On Saturday mornings, "X-Men," a brooding group of mutant super-heroes, is among the biggest rages.
Today's Nintendo generation may not know it, but the "X-Men" were developed in 1963 by Jack Kirby, one of the most respected comic book artists of the century. A Kirby prodigy, "Teen-age Mutant Ninja Turtles" co-creator Kevin Eastman, describes him as a "comics artist's artist."
A compilation of Kirby's work--which includes 20,318 pages of published art, 1,385 comic book covers, 600 characters and 2,600 stories--are in the recently released book, "The Art of Jack Kirby" (Blue Rose Press; $46.95 hardback, $28.95 paperback).
"My comics existed on extreme action of the figures," says Kirby, 76 and living in semi-retirement in Thousand Oaks. Kirby infused such co-creations as "Boy Commandos," "Young Romance," "Fantastic Four," "The Avengers" and "The Incredible Hulk" with his style of exaggerated action and expression to bring the characters to life.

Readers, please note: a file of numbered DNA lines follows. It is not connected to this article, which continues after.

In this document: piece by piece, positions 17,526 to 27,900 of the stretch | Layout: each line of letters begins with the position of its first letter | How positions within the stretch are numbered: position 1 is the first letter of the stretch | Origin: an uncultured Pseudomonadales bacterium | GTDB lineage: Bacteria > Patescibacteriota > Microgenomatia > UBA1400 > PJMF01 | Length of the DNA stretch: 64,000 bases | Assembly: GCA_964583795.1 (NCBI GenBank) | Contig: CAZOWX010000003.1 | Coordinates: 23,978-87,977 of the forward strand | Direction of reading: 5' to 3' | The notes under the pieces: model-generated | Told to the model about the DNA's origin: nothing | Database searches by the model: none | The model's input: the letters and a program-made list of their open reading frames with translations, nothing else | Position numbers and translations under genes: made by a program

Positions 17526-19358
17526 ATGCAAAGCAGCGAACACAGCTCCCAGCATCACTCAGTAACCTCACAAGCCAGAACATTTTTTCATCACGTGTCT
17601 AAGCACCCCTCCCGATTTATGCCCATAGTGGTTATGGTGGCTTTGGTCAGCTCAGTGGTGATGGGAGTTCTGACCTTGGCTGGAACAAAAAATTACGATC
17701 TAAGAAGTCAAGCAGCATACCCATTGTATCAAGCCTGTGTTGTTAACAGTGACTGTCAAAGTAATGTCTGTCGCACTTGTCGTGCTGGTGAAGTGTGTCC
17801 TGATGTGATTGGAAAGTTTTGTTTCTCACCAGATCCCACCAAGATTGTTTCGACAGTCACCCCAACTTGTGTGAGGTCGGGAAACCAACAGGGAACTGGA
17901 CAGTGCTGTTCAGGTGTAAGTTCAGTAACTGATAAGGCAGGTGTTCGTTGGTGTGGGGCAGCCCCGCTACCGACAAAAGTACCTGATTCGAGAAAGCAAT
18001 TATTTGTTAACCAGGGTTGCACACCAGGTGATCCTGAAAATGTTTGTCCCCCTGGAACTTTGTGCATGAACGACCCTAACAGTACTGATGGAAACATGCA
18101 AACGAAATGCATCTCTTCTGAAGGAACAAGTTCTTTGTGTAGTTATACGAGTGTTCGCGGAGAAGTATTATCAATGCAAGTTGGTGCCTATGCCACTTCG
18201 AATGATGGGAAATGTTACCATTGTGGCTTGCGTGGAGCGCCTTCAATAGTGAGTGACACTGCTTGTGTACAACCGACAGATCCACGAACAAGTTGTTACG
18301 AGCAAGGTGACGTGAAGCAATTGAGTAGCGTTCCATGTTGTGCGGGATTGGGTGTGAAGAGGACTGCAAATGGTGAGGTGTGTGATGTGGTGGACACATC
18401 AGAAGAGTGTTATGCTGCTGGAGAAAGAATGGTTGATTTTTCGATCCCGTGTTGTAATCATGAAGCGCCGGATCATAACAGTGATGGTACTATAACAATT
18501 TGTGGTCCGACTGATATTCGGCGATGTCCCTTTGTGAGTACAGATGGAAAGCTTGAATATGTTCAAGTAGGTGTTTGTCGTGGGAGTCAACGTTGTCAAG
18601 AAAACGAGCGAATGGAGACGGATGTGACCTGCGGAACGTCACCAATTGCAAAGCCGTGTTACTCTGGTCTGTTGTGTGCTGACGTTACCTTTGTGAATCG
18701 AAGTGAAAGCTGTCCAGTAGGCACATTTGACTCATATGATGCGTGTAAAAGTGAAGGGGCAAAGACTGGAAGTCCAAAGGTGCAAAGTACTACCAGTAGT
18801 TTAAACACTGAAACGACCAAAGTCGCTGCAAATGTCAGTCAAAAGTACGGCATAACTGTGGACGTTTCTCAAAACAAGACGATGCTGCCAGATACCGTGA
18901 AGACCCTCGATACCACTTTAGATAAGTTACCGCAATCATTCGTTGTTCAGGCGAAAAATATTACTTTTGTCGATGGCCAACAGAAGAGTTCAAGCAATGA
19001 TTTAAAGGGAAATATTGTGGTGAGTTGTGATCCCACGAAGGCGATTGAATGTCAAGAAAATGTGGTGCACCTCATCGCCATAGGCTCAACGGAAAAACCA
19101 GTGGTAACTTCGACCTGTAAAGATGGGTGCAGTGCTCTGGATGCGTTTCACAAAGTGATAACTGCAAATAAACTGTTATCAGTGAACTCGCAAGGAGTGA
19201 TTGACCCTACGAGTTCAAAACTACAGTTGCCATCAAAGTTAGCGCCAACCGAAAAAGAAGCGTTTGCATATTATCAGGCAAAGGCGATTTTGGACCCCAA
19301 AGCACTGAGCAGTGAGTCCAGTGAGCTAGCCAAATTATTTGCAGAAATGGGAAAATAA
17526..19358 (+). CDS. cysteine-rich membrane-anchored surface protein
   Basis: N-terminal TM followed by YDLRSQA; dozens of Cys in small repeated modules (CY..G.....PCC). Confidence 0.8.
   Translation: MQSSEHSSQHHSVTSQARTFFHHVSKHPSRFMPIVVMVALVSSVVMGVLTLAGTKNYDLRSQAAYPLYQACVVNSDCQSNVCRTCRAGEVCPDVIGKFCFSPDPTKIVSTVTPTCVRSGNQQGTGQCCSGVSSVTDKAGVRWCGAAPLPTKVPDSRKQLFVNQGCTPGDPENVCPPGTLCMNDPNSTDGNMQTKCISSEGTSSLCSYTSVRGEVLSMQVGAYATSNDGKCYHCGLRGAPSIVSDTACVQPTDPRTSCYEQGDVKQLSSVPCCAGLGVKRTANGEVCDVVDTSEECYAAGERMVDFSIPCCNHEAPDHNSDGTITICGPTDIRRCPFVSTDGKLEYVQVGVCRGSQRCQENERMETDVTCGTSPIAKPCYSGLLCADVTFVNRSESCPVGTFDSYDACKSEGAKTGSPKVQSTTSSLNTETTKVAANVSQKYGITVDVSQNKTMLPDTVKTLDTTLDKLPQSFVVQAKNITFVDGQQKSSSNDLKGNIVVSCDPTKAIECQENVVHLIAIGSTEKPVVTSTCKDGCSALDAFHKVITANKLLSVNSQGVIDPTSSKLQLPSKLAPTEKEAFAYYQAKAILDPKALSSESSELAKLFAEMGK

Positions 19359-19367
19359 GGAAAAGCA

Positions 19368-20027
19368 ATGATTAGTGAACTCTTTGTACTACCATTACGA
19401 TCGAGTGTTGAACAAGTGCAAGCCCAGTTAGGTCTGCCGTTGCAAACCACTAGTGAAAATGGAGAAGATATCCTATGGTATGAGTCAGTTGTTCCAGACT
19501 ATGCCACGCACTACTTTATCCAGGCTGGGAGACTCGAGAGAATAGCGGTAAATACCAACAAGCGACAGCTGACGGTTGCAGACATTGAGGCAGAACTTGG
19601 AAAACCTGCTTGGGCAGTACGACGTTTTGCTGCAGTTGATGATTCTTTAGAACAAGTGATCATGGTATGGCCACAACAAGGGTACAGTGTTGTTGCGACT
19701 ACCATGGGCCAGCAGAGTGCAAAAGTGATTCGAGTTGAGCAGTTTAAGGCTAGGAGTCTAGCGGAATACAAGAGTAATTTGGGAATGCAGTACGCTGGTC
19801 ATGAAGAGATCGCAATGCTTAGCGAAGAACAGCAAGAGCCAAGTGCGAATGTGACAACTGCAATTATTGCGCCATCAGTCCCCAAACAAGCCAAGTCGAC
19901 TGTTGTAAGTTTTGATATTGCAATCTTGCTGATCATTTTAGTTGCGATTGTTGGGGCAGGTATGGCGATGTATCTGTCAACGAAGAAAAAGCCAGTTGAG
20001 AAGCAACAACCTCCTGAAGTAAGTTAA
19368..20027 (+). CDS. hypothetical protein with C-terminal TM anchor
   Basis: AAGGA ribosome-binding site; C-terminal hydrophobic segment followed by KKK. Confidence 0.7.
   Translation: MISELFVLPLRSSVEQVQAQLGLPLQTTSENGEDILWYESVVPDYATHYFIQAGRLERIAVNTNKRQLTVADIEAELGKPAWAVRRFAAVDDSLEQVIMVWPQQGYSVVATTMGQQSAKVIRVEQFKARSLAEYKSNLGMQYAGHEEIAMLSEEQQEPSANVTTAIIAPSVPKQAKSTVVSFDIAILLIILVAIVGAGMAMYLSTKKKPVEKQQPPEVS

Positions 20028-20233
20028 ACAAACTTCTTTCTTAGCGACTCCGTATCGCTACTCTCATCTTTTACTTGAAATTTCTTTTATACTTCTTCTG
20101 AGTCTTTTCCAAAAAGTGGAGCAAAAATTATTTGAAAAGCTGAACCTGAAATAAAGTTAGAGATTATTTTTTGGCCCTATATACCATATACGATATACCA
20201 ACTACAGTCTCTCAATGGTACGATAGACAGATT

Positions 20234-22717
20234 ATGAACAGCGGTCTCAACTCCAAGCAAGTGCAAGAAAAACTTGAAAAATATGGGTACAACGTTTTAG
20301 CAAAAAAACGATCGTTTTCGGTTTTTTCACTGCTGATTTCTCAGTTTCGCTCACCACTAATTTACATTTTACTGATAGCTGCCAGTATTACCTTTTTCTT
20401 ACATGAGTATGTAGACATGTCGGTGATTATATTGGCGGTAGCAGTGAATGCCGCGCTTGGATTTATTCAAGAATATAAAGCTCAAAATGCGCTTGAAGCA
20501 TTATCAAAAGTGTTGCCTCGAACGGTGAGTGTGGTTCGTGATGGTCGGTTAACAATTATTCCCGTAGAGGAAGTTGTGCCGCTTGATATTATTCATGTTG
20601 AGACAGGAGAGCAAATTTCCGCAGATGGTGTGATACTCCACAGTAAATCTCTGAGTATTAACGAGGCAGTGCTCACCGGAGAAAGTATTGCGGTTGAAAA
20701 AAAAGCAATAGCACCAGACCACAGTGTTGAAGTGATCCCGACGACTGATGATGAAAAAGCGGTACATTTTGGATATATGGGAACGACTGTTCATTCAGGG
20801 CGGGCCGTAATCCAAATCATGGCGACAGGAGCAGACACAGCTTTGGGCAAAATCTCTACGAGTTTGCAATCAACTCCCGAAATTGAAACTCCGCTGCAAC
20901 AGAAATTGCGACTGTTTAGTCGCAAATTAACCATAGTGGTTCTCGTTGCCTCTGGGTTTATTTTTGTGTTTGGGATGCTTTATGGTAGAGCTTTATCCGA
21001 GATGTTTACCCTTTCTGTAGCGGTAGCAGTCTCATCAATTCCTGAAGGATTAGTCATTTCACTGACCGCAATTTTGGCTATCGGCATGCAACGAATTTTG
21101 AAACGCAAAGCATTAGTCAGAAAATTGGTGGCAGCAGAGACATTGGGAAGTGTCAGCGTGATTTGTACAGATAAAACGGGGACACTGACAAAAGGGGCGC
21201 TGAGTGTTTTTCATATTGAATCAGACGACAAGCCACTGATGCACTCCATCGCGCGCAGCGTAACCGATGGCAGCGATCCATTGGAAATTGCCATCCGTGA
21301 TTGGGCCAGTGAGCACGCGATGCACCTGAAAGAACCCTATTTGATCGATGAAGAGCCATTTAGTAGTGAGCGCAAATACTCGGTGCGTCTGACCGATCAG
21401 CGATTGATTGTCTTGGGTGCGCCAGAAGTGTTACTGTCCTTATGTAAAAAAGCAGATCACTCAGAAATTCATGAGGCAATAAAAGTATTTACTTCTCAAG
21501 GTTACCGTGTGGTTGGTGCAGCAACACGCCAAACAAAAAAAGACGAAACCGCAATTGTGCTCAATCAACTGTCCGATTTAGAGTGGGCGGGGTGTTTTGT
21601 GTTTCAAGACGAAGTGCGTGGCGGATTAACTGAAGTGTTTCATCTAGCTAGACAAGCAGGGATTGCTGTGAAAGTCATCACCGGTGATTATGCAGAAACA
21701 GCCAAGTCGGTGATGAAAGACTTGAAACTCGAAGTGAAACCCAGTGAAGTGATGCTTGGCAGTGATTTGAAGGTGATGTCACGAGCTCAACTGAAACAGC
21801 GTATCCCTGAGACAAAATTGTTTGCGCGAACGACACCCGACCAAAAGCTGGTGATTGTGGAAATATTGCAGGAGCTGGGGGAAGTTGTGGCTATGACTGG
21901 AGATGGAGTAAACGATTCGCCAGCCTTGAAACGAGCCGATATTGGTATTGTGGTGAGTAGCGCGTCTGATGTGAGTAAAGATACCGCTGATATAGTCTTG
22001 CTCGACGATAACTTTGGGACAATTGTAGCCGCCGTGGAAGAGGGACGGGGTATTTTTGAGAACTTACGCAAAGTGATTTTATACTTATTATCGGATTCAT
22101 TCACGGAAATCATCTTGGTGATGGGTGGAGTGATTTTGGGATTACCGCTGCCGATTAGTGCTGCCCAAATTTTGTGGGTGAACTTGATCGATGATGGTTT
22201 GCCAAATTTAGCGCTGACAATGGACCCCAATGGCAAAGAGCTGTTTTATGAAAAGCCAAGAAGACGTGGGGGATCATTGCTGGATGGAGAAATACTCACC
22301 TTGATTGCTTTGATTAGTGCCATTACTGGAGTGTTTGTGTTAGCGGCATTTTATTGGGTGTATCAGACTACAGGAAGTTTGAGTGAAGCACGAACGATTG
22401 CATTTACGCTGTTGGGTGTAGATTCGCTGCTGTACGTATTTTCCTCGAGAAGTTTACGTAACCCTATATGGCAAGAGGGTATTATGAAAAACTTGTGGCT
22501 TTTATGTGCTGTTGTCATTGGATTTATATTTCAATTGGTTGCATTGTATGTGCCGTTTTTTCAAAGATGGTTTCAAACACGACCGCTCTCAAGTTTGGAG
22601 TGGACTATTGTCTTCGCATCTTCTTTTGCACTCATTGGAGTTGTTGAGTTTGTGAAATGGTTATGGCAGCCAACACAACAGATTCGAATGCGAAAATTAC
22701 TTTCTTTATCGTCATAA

"Comics constantly move," says Kirby, who taught himself to draw. "To me, a comic has to be like a good movie. There's no way of making it move like a movie, so I let the characters do it for me."
Kirby, a native of Manhattan's Lower East Side, spent several years in the 1930s drawing single-frame cartoons and comic strips for a small newspaper syndicate before releasing his first action character--Captain America, with "the strength of a thousand soldiers"--in 1940.
"Those times were intensely turbulent and patriotic, and Captain America was an offshoot from that kind of feeling," Kirby recalls. "One of my favorite villains was Hitler. I had him involved in fights with Captain America, with Nazis swarming all over the place.
"And then I got drafted."